But a few hours later the court received a massive filing representing 2,640 cases brought against the Dirección Nacional de Pensiones by unhappy Costa Ricans who want to retire.

Officials now say this single filing alone will represent two months work by the court.

Pure gold links
organic molecules

Special to A.M. Costa Rica

WASHINGTON, D.C. — Scientists say they have learned how to use tiny particles of high-purity metals as a bridge to connect computer chips with organic molecules.

A press release says a team of scientists at Purdue University has found a way to connect the interior of a computer with the biological world.

"It is possible that this discovery will enable chips similar to those found in computers to detect biohazards such as bacteria, nerve gas or other chemical agents," said Jillian Buriak, associate professor of chemistry at Purdue's School of Science.

According to the release, metals such as gold and platinum, which are excellent conductors of electricity, are commonly found in nature as part of low-purity compounds like metal salts. The researchers discovered that when these salts are dissolved in liquid and a semiconductor is dipped into the solution, a layer of gold nanoparticles eventually forms on the semiconductor, with the same purity as gold bullion. This discovery alone is good news to chip makers since traditional manufacturing techniques require beginning with expensive, very high-purity gold.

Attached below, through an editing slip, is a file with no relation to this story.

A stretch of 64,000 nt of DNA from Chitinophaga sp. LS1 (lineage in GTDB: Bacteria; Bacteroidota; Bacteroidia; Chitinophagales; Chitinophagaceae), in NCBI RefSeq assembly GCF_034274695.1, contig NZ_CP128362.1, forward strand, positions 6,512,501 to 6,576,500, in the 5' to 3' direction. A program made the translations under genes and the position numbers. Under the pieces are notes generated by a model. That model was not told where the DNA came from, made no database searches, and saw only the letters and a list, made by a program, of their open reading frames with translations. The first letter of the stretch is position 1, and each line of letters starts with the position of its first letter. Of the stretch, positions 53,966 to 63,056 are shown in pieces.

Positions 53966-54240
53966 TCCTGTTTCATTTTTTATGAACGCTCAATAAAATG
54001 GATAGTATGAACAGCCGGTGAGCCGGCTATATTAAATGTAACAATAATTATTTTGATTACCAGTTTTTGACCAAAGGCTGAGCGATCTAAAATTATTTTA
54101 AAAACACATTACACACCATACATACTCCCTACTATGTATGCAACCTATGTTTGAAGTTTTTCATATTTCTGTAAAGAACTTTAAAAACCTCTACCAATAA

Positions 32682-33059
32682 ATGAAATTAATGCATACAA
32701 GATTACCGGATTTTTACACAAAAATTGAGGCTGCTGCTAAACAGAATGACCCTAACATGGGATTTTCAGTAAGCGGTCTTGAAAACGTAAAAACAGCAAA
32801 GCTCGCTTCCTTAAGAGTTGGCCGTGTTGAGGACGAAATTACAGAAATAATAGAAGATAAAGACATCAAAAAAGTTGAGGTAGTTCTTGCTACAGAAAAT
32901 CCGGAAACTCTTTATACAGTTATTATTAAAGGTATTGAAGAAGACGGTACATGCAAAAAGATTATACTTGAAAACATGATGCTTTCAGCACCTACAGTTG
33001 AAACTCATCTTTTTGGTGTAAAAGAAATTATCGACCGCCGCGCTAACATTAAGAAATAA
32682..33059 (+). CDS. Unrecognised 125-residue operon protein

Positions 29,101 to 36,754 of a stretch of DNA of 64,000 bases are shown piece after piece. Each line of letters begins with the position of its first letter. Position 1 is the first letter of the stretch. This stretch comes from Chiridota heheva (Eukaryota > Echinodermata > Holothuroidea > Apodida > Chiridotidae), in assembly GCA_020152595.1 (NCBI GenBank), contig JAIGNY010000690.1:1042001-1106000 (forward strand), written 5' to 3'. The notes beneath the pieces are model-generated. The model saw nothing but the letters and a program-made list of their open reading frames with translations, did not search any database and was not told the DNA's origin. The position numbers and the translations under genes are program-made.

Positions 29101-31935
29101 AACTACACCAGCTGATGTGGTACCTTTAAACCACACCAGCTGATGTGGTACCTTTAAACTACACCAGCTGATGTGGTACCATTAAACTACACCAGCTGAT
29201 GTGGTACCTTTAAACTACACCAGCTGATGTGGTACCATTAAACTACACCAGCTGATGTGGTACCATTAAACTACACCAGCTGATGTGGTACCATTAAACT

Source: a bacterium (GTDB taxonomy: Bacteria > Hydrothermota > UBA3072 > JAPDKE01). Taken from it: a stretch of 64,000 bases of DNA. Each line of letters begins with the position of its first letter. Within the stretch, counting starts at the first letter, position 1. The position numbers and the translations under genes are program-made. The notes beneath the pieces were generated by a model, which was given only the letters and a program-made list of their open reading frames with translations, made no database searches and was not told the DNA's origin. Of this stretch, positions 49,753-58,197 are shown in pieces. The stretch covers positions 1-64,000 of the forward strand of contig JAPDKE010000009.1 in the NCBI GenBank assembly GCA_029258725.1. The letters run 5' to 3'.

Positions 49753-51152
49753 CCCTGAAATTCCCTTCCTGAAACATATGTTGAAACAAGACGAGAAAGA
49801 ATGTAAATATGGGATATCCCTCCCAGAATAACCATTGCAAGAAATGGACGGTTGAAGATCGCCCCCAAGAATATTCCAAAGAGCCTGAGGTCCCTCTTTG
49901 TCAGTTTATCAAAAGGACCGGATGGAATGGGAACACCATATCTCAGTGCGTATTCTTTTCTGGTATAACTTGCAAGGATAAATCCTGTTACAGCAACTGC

The team made its second breakthrough when it was found that the gold nanoparticles eventually formed a bumpy coating on the semiconductor base, providing nooks and crannies in which to secure organic molecules that react in the presence of other chemicals.

The upshot of this double-layering is that the organic molecules could be chosen for their ability to react to the presence of nerve gas or biological contaminants. If a dangerous chemical reacted with an organic molecule on the chip, the resulting electrical change would be conveyed by the metal nanoparticles, signaling that a biohazard was present.

Military propagandists
considered by Pentagon

By the A.M. Costa Rica wire services

WASHINGTON, D.C. — U.S. officials are debating using the military to generate propaganda campaigns in foreign, even allied, countries.